I was just starting out in the industry. I didn't really know the ins and outs. I literally was telling myself as I was driving there on a Saturday night at 9 o'clock, well, maybe that's how they do it in the movie industry. I don't know. I've never done this.
GROSS: He's a busy man. Maybe his time is - right. That's the only time he has. So when you apologized to him, what did you say? Do you remember?
THERON: I don't even think it was like a specific apology. But I remember saying I'm sorry when I was trying to leave and that I made it - like, the apology about I'm sorry that I have to leave because I was trying to remove myself from the room. And that, in itself, is just so unbelievably F'd (ph) up. I - you know, that is a mentality that we have to really change within our culture, within our girls. And yeah. I mean, I had a very interesting experience with this man eight years later, where he actually offered me a job. And he is a very well-known director.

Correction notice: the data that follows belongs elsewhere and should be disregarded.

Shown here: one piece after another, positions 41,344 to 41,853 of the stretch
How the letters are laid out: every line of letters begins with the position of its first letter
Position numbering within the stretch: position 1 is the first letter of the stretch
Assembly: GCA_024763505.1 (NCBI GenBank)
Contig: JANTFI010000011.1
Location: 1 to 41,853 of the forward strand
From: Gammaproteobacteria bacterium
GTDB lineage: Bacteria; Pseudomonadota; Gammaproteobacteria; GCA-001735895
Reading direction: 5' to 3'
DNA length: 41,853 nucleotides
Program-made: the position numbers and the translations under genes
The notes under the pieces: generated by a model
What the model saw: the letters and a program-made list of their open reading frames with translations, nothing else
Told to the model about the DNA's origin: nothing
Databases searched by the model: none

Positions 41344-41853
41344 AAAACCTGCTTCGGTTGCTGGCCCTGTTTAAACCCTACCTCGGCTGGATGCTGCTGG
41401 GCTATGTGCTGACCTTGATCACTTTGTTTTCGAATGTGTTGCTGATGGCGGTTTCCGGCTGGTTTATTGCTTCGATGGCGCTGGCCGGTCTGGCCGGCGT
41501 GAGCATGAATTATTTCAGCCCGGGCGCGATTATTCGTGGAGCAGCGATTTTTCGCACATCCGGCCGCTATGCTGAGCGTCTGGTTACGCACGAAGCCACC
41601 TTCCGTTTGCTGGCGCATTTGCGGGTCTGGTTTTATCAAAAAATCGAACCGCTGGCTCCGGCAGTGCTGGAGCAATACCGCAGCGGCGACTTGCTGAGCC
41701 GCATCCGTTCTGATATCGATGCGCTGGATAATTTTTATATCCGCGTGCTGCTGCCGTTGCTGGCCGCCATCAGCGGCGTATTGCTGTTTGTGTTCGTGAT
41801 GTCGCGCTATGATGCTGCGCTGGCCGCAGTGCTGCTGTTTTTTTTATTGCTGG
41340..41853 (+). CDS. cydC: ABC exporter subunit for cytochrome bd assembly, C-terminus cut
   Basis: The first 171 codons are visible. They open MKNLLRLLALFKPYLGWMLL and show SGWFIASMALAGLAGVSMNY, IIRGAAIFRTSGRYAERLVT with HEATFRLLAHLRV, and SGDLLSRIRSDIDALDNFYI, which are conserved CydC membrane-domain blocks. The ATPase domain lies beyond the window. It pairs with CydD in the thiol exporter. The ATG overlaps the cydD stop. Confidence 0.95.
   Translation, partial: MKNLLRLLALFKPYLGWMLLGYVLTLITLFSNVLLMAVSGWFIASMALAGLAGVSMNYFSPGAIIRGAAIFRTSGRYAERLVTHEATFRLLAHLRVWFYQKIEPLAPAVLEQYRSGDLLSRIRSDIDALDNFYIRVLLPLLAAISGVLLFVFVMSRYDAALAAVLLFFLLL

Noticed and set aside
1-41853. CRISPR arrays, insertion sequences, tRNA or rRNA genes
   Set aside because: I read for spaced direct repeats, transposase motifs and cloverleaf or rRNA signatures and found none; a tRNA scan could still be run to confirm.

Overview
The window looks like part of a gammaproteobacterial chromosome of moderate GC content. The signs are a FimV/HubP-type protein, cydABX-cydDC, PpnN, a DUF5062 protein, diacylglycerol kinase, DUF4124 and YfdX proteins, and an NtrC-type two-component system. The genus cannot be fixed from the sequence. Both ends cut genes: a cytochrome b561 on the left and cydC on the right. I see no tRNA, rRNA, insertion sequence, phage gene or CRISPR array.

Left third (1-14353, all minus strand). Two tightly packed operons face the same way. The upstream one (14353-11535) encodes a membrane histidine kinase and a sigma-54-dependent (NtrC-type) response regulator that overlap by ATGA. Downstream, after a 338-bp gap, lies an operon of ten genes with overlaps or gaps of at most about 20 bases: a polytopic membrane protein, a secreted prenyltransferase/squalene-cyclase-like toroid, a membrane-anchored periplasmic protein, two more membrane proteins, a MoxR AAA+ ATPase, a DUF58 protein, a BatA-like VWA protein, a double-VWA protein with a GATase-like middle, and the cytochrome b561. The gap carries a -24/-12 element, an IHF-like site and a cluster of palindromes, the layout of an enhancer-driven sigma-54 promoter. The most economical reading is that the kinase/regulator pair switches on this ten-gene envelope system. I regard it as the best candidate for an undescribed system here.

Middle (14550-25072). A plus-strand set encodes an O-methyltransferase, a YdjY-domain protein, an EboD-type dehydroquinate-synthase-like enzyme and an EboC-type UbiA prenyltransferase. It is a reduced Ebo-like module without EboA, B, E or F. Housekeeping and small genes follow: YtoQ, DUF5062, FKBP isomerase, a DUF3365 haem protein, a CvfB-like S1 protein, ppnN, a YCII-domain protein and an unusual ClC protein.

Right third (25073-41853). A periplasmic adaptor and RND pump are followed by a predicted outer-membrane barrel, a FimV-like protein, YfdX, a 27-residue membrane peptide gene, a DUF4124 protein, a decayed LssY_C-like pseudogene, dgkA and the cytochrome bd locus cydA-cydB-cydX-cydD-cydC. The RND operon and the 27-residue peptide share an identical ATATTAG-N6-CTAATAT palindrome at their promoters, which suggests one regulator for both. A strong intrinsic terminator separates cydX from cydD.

And eight years later, I was - found myself in a place in my career where I was actually getting offers. And he offered me a job. And I knew I wasn't going to take the job. But I took the meeting because I felt like I finally had my opportunity. I wanted to have that moment that I didn't get to have with him. And his producer was in the meeting as well. And he introduced me to him. And he said, oh, I want you to meet - I said, no, actually, we know each other. He said, oh, I didn't know that. I said, yeah, no, I came to your house about eight years ago. And you wore silk pajamas and offered me a drink and rubbed my knee.